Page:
Mt. Abram Twp., Salem Twp.
- Size: 4,033 acres
- Regulated: N/A
- Non-Regulated: N/A
- Upland: 4,033 acres
- Forested Wetland (NWI): 0 acres
- Non-Forested Wetland: 0 acres
- Open Water: 0 acres
- Roads: trails-~4 miles
- Biophysical Mahoosucs/Rangeley Lakes
- BPL Region: West
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Exemplary Natural Communities
|Scientific Name||Common Name||State Rank||Global Rank||State Status|
|Vaccinium boreale||Alpine Blueberry||S2||G4||SC|
|Huperzia selago||Alpine Clubmoss||S2||G5||T|
|Carex bigelowii||Bigelow's Sedge||S2||G5||SC|
|Betula minor||Dwarf White Birch||S1||G3G4Q||E|
|Epilobium hornemannii||Hornemann's Willow-herb||S1||G5||E|
|Diapensia lapponica||Lapland Diapensia||S2||G5||SC|
|Geocaulon lividum||Northern comandra||S2||G5||SC|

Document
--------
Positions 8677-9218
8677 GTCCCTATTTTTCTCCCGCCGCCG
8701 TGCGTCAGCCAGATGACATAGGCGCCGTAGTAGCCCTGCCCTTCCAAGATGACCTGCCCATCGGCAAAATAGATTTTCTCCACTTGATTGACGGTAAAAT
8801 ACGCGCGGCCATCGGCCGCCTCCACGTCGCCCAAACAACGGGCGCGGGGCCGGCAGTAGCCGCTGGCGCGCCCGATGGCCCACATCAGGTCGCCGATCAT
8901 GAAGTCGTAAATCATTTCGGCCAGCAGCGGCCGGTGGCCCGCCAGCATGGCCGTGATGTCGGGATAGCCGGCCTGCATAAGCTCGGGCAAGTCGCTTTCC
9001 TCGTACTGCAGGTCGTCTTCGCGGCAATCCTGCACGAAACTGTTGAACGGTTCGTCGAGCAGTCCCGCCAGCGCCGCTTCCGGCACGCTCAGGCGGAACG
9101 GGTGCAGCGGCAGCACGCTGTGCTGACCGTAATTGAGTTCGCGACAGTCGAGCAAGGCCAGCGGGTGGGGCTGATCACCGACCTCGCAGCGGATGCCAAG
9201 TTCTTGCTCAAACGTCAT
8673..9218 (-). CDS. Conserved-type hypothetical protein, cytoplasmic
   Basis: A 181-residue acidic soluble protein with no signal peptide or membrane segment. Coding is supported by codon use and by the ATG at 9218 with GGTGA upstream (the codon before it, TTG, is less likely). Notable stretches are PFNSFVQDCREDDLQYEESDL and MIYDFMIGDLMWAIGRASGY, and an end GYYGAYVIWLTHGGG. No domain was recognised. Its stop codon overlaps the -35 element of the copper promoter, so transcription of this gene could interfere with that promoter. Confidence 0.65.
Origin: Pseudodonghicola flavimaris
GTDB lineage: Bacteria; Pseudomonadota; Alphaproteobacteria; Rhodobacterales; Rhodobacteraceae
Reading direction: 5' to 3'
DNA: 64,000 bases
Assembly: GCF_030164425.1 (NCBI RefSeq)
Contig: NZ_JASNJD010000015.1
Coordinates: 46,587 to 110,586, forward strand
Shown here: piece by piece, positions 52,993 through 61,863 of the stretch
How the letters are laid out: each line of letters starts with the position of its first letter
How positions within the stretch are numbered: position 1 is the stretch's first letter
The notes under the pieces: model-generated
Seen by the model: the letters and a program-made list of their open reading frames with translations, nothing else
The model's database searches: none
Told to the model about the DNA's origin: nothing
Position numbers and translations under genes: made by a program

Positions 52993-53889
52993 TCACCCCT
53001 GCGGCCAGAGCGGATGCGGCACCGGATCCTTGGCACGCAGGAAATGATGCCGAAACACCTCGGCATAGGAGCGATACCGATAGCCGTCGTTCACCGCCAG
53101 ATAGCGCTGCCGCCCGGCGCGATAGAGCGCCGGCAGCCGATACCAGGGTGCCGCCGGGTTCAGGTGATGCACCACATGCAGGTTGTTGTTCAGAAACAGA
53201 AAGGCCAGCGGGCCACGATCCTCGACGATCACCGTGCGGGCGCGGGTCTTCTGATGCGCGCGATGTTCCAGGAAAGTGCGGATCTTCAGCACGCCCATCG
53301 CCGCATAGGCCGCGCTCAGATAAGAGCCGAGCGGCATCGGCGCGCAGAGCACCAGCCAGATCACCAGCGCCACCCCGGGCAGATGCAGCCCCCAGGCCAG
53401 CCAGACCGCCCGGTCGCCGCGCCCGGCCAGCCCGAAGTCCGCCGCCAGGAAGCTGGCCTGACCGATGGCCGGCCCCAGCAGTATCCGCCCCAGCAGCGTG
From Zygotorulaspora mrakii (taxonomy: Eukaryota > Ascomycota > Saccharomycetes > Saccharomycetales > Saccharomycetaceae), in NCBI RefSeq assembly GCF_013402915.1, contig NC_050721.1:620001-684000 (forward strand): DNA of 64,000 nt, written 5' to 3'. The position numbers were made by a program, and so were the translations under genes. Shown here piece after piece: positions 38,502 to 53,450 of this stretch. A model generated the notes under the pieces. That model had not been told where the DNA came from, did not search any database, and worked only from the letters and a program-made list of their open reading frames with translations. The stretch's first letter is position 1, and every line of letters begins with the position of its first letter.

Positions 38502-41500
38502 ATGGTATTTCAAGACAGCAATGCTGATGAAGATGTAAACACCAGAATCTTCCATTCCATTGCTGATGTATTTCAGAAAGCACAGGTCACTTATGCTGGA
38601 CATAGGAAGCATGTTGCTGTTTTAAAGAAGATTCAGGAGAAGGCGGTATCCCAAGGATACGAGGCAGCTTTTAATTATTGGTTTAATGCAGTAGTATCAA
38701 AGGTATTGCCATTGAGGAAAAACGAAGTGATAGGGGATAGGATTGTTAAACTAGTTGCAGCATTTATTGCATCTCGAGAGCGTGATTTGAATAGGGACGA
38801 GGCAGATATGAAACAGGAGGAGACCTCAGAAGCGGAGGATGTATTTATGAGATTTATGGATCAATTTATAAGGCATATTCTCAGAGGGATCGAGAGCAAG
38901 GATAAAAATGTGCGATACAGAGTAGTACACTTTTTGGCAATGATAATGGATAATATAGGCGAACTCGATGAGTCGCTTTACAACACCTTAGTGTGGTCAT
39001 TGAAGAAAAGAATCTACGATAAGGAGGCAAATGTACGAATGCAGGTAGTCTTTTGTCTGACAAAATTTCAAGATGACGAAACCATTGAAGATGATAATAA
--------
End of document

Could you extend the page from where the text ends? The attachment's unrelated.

There are no documented occurrences of rare animals within this Ecoreserve. For more information on rare animals in Maine, visit the Maine Department of Inland Fisheries and Wildlife.
The mountain's summit forms an extensive treeless ridge dominated by characteristic alpine vegetation. In fact, Mt. Abraham supports some of Maine's largest alpine habitat outside of Mt. Katahdin. Three different types of alpine communities are present, and together these rare communities provide habitat for six rare plant species. One vegetation type in particular - diapensia alpine ridge -- occurs at only two other locations in Maine.
Lower slopes of the mountain contain mature hardwood and spruce forests with little to no signs of past harvesting. Some old growth spruce stands sampled in 1997 support trees over three hundred years old. Other noteworthy natural communities include fire-dependant, open canopy spruce woodlands and birch woodlands.
A fire warden's trail ascends from the southeast, and a spur trail extends southeast from the Appalachian Trail.
- Cogbill, Charles V. 1998. An Ecological Assessment of Lands of Mead and SAPPI Corps. on Mounts Abraham and Saddleback, Maine. Appalachian Trail Conference final report.